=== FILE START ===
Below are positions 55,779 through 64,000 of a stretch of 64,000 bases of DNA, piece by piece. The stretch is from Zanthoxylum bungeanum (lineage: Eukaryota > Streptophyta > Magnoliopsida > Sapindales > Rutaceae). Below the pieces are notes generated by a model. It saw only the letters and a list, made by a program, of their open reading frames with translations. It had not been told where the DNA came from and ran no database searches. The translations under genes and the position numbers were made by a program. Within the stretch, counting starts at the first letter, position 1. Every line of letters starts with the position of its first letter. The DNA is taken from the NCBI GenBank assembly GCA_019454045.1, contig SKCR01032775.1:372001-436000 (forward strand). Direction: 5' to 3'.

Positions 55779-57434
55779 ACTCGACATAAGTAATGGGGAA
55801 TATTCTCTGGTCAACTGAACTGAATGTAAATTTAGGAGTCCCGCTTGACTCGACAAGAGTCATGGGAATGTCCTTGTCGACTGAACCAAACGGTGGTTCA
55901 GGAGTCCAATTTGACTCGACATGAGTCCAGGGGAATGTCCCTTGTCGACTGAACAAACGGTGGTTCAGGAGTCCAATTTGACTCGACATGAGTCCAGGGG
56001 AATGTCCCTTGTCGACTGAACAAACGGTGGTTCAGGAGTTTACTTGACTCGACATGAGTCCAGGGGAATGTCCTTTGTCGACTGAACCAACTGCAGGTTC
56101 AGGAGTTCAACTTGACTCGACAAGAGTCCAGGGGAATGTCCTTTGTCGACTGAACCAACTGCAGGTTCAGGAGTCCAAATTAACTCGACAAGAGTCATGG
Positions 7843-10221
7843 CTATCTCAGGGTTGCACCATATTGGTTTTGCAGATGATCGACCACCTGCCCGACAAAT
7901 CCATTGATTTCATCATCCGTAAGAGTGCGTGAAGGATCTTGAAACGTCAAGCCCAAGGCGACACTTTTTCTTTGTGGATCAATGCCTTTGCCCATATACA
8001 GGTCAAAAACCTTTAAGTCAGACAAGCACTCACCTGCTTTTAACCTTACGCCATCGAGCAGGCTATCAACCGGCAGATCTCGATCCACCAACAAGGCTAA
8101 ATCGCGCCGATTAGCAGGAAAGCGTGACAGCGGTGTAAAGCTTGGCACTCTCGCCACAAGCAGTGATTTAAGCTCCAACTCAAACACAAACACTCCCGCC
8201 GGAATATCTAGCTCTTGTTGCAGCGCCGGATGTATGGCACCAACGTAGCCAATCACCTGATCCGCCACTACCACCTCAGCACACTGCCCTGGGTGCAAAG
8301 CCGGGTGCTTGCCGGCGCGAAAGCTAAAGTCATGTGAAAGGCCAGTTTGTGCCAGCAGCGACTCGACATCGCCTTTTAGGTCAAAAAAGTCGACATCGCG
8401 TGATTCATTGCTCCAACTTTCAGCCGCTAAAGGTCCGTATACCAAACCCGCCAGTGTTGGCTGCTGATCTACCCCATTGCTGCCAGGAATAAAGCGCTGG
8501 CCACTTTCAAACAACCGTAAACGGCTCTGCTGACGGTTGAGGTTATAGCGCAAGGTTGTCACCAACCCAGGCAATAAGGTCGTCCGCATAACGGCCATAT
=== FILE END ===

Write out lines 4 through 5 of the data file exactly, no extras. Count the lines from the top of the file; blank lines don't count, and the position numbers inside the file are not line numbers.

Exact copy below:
55801 TATTCTCTGGTCAACTGAACTGAATGTAAATTTAGGAGTCCCGCTTGACTCGACAAGAGTCATGGGAATGTCCTTGTCGACTGAACCAAACGGTGGTTCA
55901 GGAGTCCAATTTGACTCGACATGAGTCCAGGGGAATGTCCCTTGTCGACTGAACAAACGGTGGTTCAGGAGTCCAATTTGACTCGACATGAGTCCAGGGG